She was no fan of fundamentalist evangelical theology, but she provides an interesting and perhaps still timely two-pronged critique of the liberal end of Euro-American Christianity.
In the first part, she claims that liberal Christianity’s insistence upon the separation of church and state is naive and self-defeating. The attempt to keep the two realms distinct made sense, she says, when the church itself was powerful. In that setting, the state needed to protect itself from a “church which was regarded as being hungry for power.”
Things are different now, though, she says (note: the book was published in 1989):
The church as a middle-class institution often has a great interest in keeping out of the political and economic decisions of the modern state. Official Protestantism, which we have to see as a form of bourgeois religion, has withdrawn into the moral and transcendent aspects of Christian faith. It has silenced its social and economic demands for the whole of human life and its society.
The church in its bourgeois Protestant form adapted itself to the demands of modernity, the Enlightenment, and science. But in this process of adaptation it lost its critical and prophetic voice because it recognized a division into two worlds–a realm of economics and politics, and a private realm.
This separation has contributed to the “liberal myth” which claims that the state can adequately deal with economics and politics, while the church can focus on saving “the soul of the private individual.”
But the catastrophes of our century, she says, have given the lie to this myth–showing that the state cannot be depended upon to deal adequately with human, social problems. Furthermore, the state easily becomes a tool of fascist destruction and oppression, and the church is powerless to stand against it because it has abdicated its prophetic role by stressing the separation of powers. By keeping its distance, the church loses its ability and courage to speak into the “powers and principalities” wielded or through the structures of the state.
Interestingly, the right-wing evangelical church (“Religious Right”) showed no such reluctance, and through its strategy of political engagement became a cultural force throughout the decades of the 1970s-80s–though it clearly fell off the other side of the cliff from decades of exchanging truth and prophetic speech for political power and cultural influence. The unholy alliance of evangelicals (the “81%”) with Trump is the manifestation of the consequence of decades of bargaining with power.
But Sölle’s point is not that Christianity should engage the public and political sphere for the sake of cultural and social power (i.e. “Christian dominionism”), but rather that Christians should prophetically and courageously engage the political, social, and cultural realm (and the state) in order to pursue justice, righteousness, and peace for good of the world.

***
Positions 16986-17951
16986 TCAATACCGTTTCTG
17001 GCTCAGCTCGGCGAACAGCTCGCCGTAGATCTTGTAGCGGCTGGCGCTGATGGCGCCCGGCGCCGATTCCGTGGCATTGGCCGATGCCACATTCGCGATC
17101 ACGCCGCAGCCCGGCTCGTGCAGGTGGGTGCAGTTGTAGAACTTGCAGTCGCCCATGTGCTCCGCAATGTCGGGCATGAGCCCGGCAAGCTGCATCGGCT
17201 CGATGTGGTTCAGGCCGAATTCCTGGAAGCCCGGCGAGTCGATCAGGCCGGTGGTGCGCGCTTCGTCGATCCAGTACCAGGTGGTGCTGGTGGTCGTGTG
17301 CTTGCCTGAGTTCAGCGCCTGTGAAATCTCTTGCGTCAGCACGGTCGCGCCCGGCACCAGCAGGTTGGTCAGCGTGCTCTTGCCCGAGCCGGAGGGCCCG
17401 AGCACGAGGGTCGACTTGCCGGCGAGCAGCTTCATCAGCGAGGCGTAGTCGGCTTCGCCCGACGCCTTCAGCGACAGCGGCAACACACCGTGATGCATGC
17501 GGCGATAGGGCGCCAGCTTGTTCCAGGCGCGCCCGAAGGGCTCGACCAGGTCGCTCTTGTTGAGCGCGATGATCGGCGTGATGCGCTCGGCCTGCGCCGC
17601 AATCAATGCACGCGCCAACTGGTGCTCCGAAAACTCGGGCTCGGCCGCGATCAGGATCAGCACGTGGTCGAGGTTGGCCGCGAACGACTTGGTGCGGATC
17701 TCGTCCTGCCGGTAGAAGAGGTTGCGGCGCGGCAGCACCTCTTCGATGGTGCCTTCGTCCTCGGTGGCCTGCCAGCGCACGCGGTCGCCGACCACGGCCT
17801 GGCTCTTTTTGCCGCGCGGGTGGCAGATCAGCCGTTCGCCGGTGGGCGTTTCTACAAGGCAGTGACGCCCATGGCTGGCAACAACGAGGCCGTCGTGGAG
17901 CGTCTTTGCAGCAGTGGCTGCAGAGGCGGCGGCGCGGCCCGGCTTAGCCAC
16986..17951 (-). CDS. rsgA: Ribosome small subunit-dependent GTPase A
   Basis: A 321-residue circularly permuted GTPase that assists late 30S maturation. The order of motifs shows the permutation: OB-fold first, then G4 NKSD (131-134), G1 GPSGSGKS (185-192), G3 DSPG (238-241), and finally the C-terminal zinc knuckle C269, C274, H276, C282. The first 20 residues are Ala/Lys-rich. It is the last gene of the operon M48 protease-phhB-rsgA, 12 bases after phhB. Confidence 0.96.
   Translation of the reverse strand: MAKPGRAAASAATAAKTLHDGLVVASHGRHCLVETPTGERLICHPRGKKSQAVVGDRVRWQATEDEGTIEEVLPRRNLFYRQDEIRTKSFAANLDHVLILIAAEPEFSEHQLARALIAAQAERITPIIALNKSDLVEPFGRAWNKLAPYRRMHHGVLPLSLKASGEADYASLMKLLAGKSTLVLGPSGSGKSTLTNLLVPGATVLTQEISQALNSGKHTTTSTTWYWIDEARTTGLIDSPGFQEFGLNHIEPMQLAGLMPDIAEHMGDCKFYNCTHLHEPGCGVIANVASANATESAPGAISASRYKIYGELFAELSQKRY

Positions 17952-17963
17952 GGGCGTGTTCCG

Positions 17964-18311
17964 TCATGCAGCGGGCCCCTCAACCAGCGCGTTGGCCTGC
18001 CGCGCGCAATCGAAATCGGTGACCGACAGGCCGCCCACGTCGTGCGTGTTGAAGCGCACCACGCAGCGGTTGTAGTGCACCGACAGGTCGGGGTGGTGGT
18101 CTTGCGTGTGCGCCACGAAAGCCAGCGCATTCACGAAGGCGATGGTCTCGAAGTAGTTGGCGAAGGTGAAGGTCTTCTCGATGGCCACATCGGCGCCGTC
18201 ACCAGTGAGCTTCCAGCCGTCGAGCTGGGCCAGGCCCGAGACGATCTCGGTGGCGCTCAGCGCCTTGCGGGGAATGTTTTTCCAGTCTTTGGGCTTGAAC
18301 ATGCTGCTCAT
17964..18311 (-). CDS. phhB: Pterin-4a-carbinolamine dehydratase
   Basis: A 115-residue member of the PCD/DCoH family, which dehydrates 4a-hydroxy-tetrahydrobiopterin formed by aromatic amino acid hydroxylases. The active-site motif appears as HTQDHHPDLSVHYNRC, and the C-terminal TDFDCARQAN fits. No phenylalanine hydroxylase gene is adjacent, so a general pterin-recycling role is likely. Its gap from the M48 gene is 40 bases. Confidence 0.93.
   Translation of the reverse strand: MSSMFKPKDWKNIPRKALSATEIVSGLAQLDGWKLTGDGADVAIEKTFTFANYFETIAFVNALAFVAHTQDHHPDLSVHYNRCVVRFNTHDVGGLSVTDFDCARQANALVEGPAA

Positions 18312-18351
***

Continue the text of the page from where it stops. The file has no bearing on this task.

This leads to her second critique of liberal Christianity, an individualism, which she claims is “its chief distinguishing mark.”
Liberalism regards human beings as individuals who find comfort and peace of mind in faith. Modern life deals harshly with all of us, and the stress, the competition and the solitiude of men and women are tremendously great–it is precisely in this field that Christian religion is to bring consolation and healing as redemption for all evil. From this perspective the kingdom of God is completely suppressed in favor of the redemption of the individual. ‘Deliver us from evil’ is more important than ‘Thy kingdom come’, although both petitions in fact belong together.
This bourgeois theology is the work of the white middle class, relatively well-to-do, dominated by males and with an androcentric thought. It takes no account of the impoverished masses of this earth; the starving appear at most as objects of charity. Otherwise problems of sexual ethics or the ethics of dying are far more important in this theology than social, political or ecological questions (18).
Sölle urges that we consider liberation and radical theology as a corrective to liberal Christianity’s separationism (from political and cultural-social matters). She writes
In it the relationship of faith to the world is not understood along the lines of the liberal division of work; rather, the task of theology itself is redefined. It consists in collaboration with God’s work of liberation. Faith is not primarily a comfort in an ordinary and often lousy life, but another way of living, hoping, acting…Faith and action, theology and politics–in the broad sense, not the professional sense of the word–here belong together.
I wonder if now, nearly three decades after she wrote this critique, whether liberal Christianity has changed all that much, or is less deserving of her critique than when she wrote it? I suspect it’s changed somewhat, in that many liberal and progressive Christians certainly care about concerns raised by radical and liberation theologians–the structural and systemic evils that impact the vulnerable and marginalized of societies, ecological care, etc.
But I have to wonder whether her critique continues to remain valid (and a little bit of introspection makes me think about not just my own heart in these matters but my action–or inaction–also).
What do you think?